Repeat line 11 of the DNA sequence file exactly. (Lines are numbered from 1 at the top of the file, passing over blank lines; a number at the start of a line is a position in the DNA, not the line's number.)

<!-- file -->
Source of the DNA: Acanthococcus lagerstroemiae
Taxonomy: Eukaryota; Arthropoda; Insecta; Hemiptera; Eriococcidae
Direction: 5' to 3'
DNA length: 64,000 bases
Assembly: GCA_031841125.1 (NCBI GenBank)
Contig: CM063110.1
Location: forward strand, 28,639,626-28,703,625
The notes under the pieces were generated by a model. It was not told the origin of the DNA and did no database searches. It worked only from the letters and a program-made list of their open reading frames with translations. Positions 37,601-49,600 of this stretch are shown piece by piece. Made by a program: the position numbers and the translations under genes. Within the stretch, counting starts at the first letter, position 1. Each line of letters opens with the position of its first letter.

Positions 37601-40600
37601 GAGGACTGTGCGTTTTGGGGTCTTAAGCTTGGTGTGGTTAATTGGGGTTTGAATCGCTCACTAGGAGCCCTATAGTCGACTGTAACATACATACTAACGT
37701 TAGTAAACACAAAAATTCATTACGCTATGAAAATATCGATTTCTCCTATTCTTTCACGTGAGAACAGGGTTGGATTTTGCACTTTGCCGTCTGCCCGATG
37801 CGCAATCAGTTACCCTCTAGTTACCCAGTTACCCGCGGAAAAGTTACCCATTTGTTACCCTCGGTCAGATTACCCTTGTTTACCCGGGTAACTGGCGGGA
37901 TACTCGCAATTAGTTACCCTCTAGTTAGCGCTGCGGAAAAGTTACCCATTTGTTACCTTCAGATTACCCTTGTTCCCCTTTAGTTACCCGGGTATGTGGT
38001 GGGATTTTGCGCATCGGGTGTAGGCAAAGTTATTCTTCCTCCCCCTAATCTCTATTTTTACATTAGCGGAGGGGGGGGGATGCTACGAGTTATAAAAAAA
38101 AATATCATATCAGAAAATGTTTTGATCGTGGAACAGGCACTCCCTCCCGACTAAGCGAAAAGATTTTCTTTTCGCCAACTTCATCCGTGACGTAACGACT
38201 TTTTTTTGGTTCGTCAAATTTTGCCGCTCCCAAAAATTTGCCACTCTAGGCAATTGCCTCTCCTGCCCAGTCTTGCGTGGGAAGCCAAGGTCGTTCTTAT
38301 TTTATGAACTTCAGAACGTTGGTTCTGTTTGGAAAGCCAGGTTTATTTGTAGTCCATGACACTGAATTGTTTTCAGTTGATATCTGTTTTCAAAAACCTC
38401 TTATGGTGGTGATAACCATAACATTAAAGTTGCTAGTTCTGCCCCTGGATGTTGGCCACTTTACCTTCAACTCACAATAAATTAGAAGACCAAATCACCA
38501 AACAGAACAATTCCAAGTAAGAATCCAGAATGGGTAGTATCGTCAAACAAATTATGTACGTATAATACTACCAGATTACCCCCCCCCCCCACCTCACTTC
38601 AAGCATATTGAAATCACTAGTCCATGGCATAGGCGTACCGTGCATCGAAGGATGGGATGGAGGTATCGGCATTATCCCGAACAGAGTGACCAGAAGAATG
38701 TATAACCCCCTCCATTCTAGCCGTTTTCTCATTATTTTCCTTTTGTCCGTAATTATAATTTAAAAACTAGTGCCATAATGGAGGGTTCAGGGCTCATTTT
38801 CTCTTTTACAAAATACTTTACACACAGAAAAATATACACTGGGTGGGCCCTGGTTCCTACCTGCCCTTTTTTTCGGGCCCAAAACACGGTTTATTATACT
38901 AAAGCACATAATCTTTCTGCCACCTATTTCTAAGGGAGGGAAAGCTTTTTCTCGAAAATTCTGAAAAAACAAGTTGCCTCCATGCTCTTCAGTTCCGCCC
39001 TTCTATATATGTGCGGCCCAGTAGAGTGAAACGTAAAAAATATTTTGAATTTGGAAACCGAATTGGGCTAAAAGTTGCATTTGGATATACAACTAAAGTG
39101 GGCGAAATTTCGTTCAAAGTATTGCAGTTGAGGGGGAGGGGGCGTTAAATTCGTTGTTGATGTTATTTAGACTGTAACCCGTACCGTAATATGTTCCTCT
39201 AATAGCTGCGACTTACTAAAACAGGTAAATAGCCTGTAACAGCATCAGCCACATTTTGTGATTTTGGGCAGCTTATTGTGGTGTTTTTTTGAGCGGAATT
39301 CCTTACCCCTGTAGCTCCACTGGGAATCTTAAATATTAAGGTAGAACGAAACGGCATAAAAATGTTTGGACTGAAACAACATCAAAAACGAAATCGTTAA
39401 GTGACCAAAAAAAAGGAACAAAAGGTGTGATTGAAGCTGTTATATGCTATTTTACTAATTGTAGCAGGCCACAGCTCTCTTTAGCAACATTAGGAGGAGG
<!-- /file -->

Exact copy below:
37701 TAGTAAACACAAAAATTCATTACGCTATGAAAATATCGATTTCTCCTATTCTTTCACGTGAGAACAGGGTTGGATTTTGCACTTTGCCGTCTGCCCGATG